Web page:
“That schmuck!”

“That schmuck!”

I want to like myself. Seriously, at the end of the day, I want to know that I did everything I possibly could to make the right choices, love as Christ instructs, and be alone with the satisfaction that I left no ‘intentional’ reason for someone that say, “That schmuck!” Sure, someone will say it, at some point, when they get up in arms that I failed them, or that they perceived I have failed them, but as long as I can honestly and comfortably say I did what I could to keep the peace, love and serve others, I will have succeeded – in my own worldview, that is.

Will I always overcome my self-made and proud persona? Well, I hope to. But even if I fail, I must simply regroup at day’s end and venture forward the next day. It used to work me up when I looked back over the events of the day and see where I “might have” failed in my relationship with someone. I say “might have” because often our perception is a false reality – we think there’s a problem where there isn’t, that we offended where we didn’t. It used to eat at me, as I’d wrestle through the dialogue and events that could have led to interpersonal conflict. Sometimes the conflict is obvious, even stated, but lots of times it’s a subtle moment that we agonize over, wondering if that was the right move, or the right thing that we said. I want to go back and do it differently, then have both options to pick as the “reality” of the moment. Too bad I can’t have that superpower.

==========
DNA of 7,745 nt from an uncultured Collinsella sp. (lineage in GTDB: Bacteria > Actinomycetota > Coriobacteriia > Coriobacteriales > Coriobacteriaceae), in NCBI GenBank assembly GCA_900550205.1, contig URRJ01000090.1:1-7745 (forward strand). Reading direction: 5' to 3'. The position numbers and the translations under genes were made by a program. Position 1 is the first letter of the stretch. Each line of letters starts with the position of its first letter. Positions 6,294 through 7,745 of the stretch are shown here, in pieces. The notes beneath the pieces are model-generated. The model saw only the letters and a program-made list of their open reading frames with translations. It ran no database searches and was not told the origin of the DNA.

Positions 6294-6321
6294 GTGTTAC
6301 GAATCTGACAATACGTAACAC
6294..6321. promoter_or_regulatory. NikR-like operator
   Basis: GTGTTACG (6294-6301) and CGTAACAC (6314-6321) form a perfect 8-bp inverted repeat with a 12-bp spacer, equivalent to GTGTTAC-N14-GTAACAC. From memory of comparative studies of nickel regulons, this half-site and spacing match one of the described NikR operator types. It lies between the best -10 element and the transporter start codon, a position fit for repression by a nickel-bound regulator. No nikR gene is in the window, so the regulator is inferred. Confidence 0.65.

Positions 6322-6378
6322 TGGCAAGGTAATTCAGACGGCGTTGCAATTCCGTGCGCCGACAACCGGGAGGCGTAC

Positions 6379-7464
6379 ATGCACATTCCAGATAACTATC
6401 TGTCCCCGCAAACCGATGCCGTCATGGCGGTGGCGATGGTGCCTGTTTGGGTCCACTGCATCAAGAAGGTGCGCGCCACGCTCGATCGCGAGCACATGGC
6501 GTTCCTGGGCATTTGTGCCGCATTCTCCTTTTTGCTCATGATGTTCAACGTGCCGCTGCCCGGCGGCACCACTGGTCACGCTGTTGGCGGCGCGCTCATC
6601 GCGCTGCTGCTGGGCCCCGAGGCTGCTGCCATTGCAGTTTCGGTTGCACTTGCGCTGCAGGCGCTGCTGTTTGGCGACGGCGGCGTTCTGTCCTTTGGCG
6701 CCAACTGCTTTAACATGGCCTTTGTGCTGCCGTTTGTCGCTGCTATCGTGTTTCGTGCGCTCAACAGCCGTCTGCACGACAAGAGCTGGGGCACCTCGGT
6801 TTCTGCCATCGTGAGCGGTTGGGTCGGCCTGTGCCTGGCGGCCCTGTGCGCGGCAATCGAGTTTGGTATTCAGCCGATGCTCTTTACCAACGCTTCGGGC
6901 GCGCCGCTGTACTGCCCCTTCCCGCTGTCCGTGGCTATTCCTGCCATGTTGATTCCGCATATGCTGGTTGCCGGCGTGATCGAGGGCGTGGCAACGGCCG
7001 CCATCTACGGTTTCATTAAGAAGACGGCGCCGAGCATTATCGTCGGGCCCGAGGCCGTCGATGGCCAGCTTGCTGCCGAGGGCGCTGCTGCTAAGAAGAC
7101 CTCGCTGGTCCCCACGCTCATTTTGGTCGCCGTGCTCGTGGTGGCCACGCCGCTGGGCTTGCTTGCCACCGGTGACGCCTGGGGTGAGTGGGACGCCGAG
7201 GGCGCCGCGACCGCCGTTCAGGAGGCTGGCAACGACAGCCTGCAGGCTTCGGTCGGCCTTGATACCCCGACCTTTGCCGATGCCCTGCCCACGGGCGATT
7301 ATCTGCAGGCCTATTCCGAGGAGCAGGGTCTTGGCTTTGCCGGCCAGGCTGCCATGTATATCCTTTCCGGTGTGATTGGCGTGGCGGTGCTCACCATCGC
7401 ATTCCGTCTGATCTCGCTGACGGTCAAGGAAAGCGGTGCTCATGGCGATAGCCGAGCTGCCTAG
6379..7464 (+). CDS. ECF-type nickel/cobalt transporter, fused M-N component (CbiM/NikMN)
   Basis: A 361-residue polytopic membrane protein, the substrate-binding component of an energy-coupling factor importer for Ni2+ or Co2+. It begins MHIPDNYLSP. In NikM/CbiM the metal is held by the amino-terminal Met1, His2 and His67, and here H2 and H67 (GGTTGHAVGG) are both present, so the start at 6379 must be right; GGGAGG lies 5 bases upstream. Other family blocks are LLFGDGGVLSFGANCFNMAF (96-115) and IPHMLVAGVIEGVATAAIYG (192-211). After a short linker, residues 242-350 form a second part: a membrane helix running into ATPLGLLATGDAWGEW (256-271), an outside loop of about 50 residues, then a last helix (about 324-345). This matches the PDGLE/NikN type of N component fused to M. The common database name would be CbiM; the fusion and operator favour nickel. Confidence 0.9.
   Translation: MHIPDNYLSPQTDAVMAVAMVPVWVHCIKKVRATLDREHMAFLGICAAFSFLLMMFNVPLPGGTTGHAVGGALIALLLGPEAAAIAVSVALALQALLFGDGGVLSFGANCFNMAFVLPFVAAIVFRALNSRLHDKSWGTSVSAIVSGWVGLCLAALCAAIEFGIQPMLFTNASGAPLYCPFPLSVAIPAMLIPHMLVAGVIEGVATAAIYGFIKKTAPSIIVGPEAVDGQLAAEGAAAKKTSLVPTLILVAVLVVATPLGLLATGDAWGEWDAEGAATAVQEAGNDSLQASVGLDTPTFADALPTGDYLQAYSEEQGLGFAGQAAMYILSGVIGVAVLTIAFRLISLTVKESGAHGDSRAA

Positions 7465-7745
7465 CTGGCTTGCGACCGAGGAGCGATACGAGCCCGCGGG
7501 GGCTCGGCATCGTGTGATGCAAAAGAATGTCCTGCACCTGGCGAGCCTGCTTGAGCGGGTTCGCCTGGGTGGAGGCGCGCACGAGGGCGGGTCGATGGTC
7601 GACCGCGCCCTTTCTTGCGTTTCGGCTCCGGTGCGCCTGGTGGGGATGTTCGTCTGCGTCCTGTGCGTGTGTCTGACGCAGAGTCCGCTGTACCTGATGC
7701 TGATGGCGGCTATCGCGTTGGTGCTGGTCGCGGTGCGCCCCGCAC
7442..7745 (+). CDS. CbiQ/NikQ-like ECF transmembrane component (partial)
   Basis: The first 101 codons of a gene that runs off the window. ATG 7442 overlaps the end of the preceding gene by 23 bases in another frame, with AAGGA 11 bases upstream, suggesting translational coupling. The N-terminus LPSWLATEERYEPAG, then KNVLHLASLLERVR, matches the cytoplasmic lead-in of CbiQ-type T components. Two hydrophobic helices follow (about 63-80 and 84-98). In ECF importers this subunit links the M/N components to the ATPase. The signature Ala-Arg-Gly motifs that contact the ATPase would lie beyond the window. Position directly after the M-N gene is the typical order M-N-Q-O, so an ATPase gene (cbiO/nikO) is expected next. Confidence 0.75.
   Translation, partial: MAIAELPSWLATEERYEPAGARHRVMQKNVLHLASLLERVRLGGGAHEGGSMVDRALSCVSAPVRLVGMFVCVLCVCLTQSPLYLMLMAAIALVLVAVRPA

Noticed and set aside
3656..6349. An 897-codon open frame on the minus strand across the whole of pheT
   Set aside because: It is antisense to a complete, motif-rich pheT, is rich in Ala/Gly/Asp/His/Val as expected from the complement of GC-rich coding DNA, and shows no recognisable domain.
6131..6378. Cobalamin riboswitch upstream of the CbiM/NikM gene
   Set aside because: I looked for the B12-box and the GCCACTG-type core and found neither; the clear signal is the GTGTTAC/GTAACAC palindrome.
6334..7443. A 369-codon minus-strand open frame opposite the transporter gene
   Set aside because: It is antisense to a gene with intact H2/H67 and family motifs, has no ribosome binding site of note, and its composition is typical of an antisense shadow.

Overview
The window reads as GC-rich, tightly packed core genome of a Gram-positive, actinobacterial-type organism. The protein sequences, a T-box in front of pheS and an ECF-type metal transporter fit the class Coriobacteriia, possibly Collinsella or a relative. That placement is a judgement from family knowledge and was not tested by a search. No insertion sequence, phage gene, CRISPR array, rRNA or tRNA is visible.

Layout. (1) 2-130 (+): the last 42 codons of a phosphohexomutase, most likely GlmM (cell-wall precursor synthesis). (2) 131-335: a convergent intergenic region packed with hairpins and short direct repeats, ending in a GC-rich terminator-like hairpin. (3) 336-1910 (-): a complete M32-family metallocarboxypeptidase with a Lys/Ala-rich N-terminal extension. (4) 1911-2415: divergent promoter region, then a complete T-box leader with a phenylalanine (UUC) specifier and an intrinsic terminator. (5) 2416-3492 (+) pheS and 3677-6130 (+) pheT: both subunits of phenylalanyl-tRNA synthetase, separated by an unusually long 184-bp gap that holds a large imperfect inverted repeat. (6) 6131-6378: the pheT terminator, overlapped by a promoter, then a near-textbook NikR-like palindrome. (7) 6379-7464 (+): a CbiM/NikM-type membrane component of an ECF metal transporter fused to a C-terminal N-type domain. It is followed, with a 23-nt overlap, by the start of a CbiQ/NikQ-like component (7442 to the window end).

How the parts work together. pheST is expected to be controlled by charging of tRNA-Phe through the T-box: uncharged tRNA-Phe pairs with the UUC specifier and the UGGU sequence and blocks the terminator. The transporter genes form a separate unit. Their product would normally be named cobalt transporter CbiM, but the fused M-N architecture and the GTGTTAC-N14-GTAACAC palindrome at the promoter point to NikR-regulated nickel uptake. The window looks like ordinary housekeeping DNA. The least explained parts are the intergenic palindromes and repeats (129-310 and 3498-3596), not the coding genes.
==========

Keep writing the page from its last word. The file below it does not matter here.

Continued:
So my goal is to behave each day, resting each night in the calm assurance that I did what I could – no matter the repercussions. If I failed, knowingly, or otherwise, I want to be able to handle it in a manner that suggest I am OK with me. I want to like myself, because not liking who I am is a time intensive focus that robs me of so many better possibilities.


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